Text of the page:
The country with the highest number of refugees per capita in the world is preparing to move them back home. Michel Aoun, Lebanon's president, announced yesterday that Beirut will begin returning Syrian refugees to their country of origin. The return of some groups of refugees is scheduled to begin at the end of next week. This decision has not gone down too well with the vast majority of human rights groups, who have warned on numerous occasions of the risk of returning to Syria at this time.
However, Aoun has decided to turn a deaf ear to such warnings and has announced that the return of refugees will take place soon. However, all those who do so will be because they have voluntarily registered to return with the Lebanese General Security agency which, with the collaboration of the Ministry of Social Affairs, will carry out the entire operation. Therefore, none of the refugees currently in Lebanon would be forced to leave. However, the voluntary nature of the transfer has not convinced the various associations, which continue to warn that it would be dangerous for these people to return to their country of origin.
It is important to bear in mind that more than 1.5 million of Lebanon's six million inhabitants are refugees. And of that 1.5 million, more than 600,000 are not registered with the United Nations High Commissioner for Refugees (UNHCR). The UNHCR itself advises against the return of Syrian refugees as they believe that the conditions in the country do not allow for a safe return. Moreover, the association has disassociated itself from the initiative and will not participate in it.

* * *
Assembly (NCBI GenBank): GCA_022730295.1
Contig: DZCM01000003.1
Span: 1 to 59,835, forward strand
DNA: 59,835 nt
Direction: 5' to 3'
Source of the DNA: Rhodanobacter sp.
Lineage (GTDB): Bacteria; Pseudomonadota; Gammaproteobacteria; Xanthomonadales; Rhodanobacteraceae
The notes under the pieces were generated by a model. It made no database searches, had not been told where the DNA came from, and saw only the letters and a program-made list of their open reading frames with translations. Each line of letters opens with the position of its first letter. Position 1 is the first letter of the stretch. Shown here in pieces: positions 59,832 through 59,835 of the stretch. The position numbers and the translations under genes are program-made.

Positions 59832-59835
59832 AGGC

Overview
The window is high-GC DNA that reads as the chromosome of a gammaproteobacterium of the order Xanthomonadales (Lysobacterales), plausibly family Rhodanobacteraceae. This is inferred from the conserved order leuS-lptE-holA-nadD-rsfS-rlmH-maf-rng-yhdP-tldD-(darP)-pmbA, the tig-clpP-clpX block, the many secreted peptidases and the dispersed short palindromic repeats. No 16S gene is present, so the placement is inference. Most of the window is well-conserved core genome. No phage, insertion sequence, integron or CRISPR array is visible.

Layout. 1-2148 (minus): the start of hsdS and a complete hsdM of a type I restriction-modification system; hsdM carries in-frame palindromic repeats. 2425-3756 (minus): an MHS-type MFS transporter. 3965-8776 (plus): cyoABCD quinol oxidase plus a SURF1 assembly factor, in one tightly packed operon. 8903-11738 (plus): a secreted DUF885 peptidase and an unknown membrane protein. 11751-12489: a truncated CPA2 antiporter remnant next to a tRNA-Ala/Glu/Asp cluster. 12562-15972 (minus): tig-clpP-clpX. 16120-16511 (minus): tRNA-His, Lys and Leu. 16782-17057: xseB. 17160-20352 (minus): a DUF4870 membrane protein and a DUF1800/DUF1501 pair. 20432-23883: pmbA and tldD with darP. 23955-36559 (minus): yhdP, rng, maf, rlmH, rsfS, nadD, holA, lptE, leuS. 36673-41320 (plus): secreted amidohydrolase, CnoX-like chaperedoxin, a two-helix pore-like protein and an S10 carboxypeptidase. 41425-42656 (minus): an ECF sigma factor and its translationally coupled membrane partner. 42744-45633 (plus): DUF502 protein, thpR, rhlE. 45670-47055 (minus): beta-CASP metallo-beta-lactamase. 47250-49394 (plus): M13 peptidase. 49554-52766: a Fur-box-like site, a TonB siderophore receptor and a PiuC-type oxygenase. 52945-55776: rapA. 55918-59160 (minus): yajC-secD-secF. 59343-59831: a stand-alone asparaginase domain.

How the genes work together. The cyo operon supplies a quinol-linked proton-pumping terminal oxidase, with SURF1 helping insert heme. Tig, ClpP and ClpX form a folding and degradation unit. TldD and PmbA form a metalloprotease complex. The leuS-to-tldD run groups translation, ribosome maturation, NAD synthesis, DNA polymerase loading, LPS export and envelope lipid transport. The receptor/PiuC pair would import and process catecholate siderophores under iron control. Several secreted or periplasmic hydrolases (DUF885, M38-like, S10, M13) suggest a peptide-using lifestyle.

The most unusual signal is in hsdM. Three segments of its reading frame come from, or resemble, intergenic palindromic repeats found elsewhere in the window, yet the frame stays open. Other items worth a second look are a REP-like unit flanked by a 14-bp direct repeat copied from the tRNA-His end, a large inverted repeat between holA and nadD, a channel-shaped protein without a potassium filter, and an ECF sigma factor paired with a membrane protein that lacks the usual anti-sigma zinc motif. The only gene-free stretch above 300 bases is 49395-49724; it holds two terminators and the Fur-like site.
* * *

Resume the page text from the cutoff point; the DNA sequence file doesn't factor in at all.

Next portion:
Human Rights Watch (HRW) is in line with UNHCR, and already stated last July that "Syria is anything but safe for returnees". To support this idea, the director of HRW's Middle East Division, Lama Fakih, explained that "Syrian refugees who returned between 2017 and 2021 from Lebanon and Jordan faced serious human rights abuses and persecution at the hands of the Syrian government and affiliated militias". This is coupled with the UN Syria commission's report issued in September stating that the country is not yet safe for refugee returns.
Lebanon's initiative builds on some of the changes that have taken place in Damascus, such as the amnesty granted by Syrian President Bashar al-Assad earlier this year. Among the crimes included in this amnesty are many of those committed by Syrians who left the country during the 11-year conflict. In addition, some of the measures applied to young men who had fled compulsory military service have been eased. But despite these moves, refugee associations see no guarantee that they will be fully respected and claim that they are not sufficient to guarantee the safe return of refugees.